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House Calls – One ER Doc’s Perspective

A BROKEN MEDICAL CARE SYSTEM

In my years of hospital ER medicine practice, I observed, first hand, the detrimental effects on patient health caused by our standardized system of urgent medical care that patients must endure. It requires patients to travel to get their care, then wait endlessly and unpredictably in the waiting room, surrounded by, and exposed to, other sick, contagious, frustrated, sometimes unruly and inconsiderate patients, all with the goal to spend a couple of minutes with an overwhelmed medical provider who is typically more focused on government mandated computer interaction (in ERs) than communicating and being with the patient.

HEALING POWER OF HOUSE CALLS

Since launching Urgent Med Housecalls in 2007, I over and again reaffirmed my belief in the power of the medical house call to heal. House calls allow for patients to be in control of their own care experience; and for older persons to “age in place”. Patients may rest and begin the recovery process at home in familiar and comfortable surroundings while awaiting the doctor’s arrival. The house call’s lack of added patient travel/prolonged waiting/disease exposure and other stressors usually associated with the ER or clinic experience enables patients to maintain a sense of well being, and thereby facilitates immediate path to the recovery process.

WHY HOUSE CALLS WENT AWAY

Past generations of doctors understood the healing power of house calls, which is why house calls were once commonplace throughout the United States. It was only with the advent of large stationary medical equipment and technology that required patients to become the the mobile party of the healing process. Medicare began reimbursing for house call for homebound Medicare recipients in 1998. This triggered a nationwide resurgence of house call services, and since that time medical house call offerings have progressed even more.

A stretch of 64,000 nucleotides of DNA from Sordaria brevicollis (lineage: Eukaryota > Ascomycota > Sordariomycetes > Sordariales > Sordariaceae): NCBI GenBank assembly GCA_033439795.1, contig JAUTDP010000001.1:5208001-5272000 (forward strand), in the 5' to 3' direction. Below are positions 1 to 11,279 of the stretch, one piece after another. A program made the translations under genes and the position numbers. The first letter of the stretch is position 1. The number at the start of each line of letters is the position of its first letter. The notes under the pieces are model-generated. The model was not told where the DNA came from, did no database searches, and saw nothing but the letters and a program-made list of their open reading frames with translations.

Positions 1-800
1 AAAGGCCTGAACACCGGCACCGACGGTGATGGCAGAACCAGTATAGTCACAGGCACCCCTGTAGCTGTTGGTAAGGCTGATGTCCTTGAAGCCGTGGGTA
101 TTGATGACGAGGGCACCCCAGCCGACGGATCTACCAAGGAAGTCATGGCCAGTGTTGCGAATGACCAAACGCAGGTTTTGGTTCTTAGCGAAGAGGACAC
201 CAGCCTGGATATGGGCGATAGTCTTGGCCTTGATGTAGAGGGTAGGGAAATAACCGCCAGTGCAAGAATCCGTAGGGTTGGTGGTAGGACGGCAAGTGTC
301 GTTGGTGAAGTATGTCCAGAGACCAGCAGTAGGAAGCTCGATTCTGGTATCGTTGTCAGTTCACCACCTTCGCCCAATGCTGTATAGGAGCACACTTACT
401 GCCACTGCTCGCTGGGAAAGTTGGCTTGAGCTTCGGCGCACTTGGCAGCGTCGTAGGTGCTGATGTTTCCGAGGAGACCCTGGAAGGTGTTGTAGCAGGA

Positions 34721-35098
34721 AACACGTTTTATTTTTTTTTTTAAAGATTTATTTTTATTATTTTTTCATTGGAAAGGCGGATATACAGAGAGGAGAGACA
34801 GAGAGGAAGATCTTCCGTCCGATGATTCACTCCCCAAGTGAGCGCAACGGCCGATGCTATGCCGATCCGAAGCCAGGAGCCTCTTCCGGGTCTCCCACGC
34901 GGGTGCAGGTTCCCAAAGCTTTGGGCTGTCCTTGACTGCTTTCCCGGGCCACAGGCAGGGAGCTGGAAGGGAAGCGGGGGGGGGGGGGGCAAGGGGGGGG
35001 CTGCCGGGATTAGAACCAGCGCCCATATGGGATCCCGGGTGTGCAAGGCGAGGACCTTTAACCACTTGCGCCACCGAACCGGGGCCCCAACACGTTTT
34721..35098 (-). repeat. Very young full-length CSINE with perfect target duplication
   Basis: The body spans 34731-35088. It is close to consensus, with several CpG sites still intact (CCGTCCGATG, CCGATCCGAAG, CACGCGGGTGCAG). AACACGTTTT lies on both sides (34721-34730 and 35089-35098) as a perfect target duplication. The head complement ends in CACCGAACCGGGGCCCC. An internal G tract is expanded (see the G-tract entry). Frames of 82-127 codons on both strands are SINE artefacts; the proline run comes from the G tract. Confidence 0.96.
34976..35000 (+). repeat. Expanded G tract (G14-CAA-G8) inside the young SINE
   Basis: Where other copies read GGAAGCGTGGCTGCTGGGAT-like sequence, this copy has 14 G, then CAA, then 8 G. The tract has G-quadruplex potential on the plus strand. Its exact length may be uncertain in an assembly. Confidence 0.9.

HOUSE CALLS NOW OFFER MORE FOR THE PATIENT

With newer technology, medical devices have become much more portable, and easier to use. For instance, most ERs now keep an i-Stat on hand for rapid bedside blood testing for emergent situations where speed is critical. This device is about the size of an adult size 10 shoe, and it is handheld when used. Test results, using just a drop or two of blood, are available within minutes. It is an amazing technology that is highly useful for the house call provider who is able to carry it. Multiple held portable high quality image ultrasounds are now available too. Some can even be used with a smart phone.  X-ray machines are now commonly brought to patients on site, with digital images wirelessly transmitted to the interpreting radiologist and results immediately available.

In addition to technologic innovation, in many states, medications may now be dispensed by house call providers. This allows for exceptional convenience for patients, and it is one more way to help lower patient stress, thereby facilitating the healing process. Patients always have the option to go to the pharmacy, or may arrange for delivery pickup service using an app.

House calls can be much more than a medical provider showing up to see the patient with only a stethoscope and prescription pad in hand.  Medical gear has evolved so that even more is possible with a house call, and your house call doctor can now travel lean and fast to help patients in need.

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